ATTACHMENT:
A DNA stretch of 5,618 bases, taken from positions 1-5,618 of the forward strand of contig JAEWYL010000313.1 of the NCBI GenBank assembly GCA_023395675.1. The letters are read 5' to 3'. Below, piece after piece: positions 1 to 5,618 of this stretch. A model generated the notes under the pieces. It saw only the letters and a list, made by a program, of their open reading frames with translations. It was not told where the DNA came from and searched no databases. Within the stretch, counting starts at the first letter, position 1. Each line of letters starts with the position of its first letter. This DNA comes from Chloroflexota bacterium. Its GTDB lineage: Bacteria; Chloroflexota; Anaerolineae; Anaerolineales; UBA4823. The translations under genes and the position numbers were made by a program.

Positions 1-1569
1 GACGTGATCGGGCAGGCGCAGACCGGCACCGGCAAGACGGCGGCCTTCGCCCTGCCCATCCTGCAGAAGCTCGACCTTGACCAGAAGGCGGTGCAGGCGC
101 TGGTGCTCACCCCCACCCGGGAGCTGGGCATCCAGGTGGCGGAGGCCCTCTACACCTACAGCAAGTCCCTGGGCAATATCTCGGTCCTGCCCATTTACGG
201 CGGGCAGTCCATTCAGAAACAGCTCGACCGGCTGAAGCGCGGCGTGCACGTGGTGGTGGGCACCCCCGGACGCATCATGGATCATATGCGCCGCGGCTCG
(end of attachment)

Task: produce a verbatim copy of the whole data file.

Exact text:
A DNA stretch of 5,618 bases, taken from positions 1-5,618 of the forward strand of contig JAEWYL010000313.1 of the NCBI GenBank assembly GCA_023395675.1. The letters are read 5' to 3'. Below, piece after piece: positions 1 to 5,618 of this stretch. A model generated the notes under the pieces. It saw only the letters and a list, made by a program, of their open reading frames with translations. It was not told where the DNA came from and searched no databases. Within the stretch, counting starts at the first letter, position 1. Each line of letters starts with the position of its first letter. This DNA comes from Chloroflexota bacterium. Its GTDB lineage: Bacteria; Chloroflexota; Anaerolineae; Anaerolineales; UBA4823. The translations under genes and the position numbers were made by a program.

Positions 1-1569
1 GACGTGATCGGGCAGGCGCAGACCGGCACCGGCAAGACGGCGGCCTTCGCCCTGCCCATCCTGCAGAAGCTCGACCTTGACCAGAAGGCGGTGCAGGCGC
101 TGGTGCTCACCCCCACCCGGGAGCTGGGCATCCAGGTGGCGGAGGCCCTCTACACCTACAGCAAGTCCCTGGGCAATATCTCGGTCCTGCCCATTTACGG
201 CGGGCAGTCCATTCAGAAACAGCTCGACCGGCTGAAGCGCGGCGTGCACGTGGTGGTGGGCACCCCCGGACGCATCATGGATCATATGCGCCGCGGCTCG